Walker provides a glimpse into the characteristics and importance of music to African Americans. It is her contention that music, preaching, and praying are all fundamentals to helping the African American survive in this land. There are a few very helpful and interesting assertions. First on page 25 and 26 she implies that liberation requires spirited music which in some ways is subversive to the dominant cultural idea of more Ã¢â‚¬Å“restrainedÃ¢â‚¬Â worship. This would imply that those churches that do not engage in spirited worship practices might be less inclined to fight for liberation.
Another important thought from the book is that music became the glue that held together all these different African groups who were forced to be together. This glue even held when they took the drum from us and we simply substituted hand claps or foot stomps. (Page 29) Another interesting thought is the idea that the preaching tradition grew out of the singing tradition which can account for the importance of Ã¢â‚¬Å“musicalÃ¢â‚¬Â elements like rhythm and tone in Black preaching.
There are also helpful parts like the purpose of the spiritual on page 47 where she lists 7 including the subversive use of the spirituals to help people make use of the Underground Railroad.
Finally as a preacher, the characteristics of the spiritual on pages 51-63 are especially interesting for they also seem to be characteristics of black preaching. These are: Deep Biblicism, eternality of the message, rhythm, improvisation, double or coded meaning, repetition, and unique imagery. Walker provides a historic background that helps preachers understand where these characteristics came from in the African American preaching tradition.
Teresa Frye Brown’s musical ministry forms a background for her application of music a metaphor to the preaching moment. In the book she interviews numerous preaching sistas and uses categories from her homiletics courses to structure the data that she found in the interviews. The result is a helpful Black Women’s Commentary on the homiletic process. After reading the book I felt a renewed resolve to promote and defend women in ministry as well as an imperative to follow GodÃ¢â‚¬â„¢s call on my own life irregardless of ecclesial impediments to my journey.
The first couple of chapters provide information on ordination and call that every male minister of the Gospel should keep in mind. It is a review of the gender barrier to ordination. Interestingly enough this aspect of the book also demonstrated the resolve of our sisters to find ways and means to preach the gospel irregardless of these barriers. While we should never accept discrimination in any form, I did find the list of venues for women’s in ministry to be a very helpful way to see other possible ways to minister apart from the pulpit in the church that all ministers, male and female, should look at. Our sisters have shown us the way to greater ministry.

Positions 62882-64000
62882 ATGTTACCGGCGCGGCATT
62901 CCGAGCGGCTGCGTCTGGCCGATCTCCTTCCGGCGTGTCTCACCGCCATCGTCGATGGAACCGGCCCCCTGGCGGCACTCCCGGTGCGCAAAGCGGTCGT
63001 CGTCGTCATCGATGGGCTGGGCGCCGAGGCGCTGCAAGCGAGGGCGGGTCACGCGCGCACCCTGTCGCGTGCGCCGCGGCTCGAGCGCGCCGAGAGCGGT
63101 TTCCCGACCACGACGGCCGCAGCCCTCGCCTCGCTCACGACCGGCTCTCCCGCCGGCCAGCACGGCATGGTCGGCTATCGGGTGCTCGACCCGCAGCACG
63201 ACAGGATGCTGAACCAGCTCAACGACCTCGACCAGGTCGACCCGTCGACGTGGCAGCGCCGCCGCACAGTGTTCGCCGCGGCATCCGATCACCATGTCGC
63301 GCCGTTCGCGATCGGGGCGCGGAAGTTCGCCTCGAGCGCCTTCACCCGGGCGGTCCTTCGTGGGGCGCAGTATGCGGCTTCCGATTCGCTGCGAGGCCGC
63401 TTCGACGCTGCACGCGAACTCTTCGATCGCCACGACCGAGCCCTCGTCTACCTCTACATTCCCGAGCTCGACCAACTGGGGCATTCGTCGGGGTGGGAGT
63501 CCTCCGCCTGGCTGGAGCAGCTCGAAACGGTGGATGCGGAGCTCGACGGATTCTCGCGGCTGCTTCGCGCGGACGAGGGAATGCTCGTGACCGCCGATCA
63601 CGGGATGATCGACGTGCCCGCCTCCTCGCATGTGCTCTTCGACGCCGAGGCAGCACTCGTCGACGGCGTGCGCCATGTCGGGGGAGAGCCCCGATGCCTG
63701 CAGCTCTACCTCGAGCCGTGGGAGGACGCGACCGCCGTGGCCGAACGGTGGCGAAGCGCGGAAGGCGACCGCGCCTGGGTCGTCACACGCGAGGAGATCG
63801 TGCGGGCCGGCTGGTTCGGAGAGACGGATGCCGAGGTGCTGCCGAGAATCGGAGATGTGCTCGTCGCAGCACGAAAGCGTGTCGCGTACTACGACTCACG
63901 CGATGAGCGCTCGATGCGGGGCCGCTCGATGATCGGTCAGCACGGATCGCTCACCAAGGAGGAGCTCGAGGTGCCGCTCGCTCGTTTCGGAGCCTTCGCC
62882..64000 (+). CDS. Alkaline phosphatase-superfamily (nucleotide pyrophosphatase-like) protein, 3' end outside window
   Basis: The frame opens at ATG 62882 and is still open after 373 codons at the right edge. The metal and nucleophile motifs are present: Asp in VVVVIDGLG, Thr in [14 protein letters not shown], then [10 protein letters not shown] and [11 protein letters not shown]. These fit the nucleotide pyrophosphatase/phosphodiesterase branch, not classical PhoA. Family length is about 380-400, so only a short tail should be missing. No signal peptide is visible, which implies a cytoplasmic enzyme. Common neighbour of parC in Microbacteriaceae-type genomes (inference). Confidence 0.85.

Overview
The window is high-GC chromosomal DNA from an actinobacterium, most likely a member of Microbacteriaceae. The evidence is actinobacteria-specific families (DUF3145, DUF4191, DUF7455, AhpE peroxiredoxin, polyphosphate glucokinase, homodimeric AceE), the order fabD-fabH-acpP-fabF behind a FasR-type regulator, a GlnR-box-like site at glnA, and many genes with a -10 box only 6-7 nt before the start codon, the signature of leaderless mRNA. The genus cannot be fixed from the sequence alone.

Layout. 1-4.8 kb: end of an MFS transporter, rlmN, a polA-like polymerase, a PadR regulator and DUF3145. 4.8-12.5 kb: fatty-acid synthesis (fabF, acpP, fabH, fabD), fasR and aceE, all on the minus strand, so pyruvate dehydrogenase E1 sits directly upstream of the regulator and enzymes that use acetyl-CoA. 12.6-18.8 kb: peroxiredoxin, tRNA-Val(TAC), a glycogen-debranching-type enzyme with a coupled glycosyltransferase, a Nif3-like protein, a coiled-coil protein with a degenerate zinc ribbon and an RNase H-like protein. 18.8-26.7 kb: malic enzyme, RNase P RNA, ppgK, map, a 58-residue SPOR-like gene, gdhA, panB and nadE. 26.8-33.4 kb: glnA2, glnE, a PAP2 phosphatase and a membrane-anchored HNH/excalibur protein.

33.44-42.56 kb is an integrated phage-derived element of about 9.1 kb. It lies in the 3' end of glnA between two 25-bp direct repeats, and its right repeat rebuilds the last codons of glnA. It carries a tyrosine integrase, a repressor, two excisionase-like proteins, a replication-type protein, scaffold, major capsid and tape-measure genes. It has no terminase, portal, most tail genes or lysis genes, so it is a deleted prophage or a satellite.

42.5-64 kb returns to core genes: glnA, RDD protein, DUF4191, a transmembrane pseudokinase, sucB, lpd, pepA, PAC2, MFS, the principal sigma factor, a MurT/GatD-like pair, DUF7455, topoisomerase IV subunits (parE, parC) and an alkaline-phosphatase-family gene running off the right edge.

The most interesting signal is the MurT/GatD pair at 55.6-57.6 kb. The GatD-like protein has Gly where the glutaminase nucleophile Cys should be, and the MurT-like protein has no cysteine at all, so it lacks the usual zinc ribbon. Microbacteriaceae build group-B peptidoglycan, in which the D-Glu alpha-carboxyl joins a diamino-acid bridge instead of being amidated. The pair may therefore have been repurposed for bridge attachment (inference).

After call and ordination, Brown moves to a discussion of Biblical exegesis, themes, and structures for sermons by Black women. I found that this section demonstrated that while some women have a tendency towards preaching actively for liberation of women, most of the themes such as purpose, hope, and liberation of the poor holds much in common with the Black male preacher.
Of special interest was the discussion of the “whoop.” In the past the Whoop has been looked down upon. Today I am finding more and more seeking to implement whoop or “whoop-like” elements in their sermons. I found it helpful the way she discusses a criteria for evaluating the appropriateness of the whoop in a particular sermon. In addition to this, I liked the inclusion of a list of dialogical cues from black women preachers that call for response from the congregation. These cues are sayings like “Stay with me!” or “Amen Lights!” Many of these I have heard in black churches. What is interesting about the list is that the wide variety of statements points to an underlying premium on authenticity.
The variety of cues to call and response demonstrates that the Black Pulpit allows one to be oneself. This is an especially interesting statement in light of the fact that Black women have not always been allowed to be their selves. An example of this is the discussion of ecclesial clothing. I think that there are many interesting points, but after reading this I saw again the need for women to not only be preachers, but women to be themselves when preaching. Especially because the Black pulpit has placed a premium on authenticity, the black women should not be chastised for being a woman (makeup and clothing) or for sounding like a woman.
After reading the book, I am becoming more and more convinced that a book on black preaching must have an audio component. How can one speak about the whoop or homiletical devices without giving an audio example? This could be helpful to preachers who have not been steeped in this form of Black preaching.
Another issue in the book is that only Brown’s sermons were included in the book. I understand that people pushed her to do this, but I think that a wider variety of voices might have helped. If one did not provide a wider variety of voices then at least provide a wider variety of sermonic styles. Perhaps she could have provided examples of an expository, celebrationist, thematic, and other types of sermons to demonstrate the richness of the African American womenÃ¢â‚¬â„¢s approach to the preaching task.
Here are the two best selling books on preaching through this site.
Number two is the The Practice of Preaching by Paul Scott Wilson. This is one of my favorite books on preaching because it takes you through a typical sermon preparation week. You begin by looking at the text. Tons of questions are included to help you exegete the text. Then you go to looking at how you will put the sermon together. Once again there is a lot of aid here as well. The book is meant to be a textbook of preaching and thus has a lot of exercizes to help the beginning preacher. I cannot recommend the book enough and would suggest that it be a part of every beginning preachers library.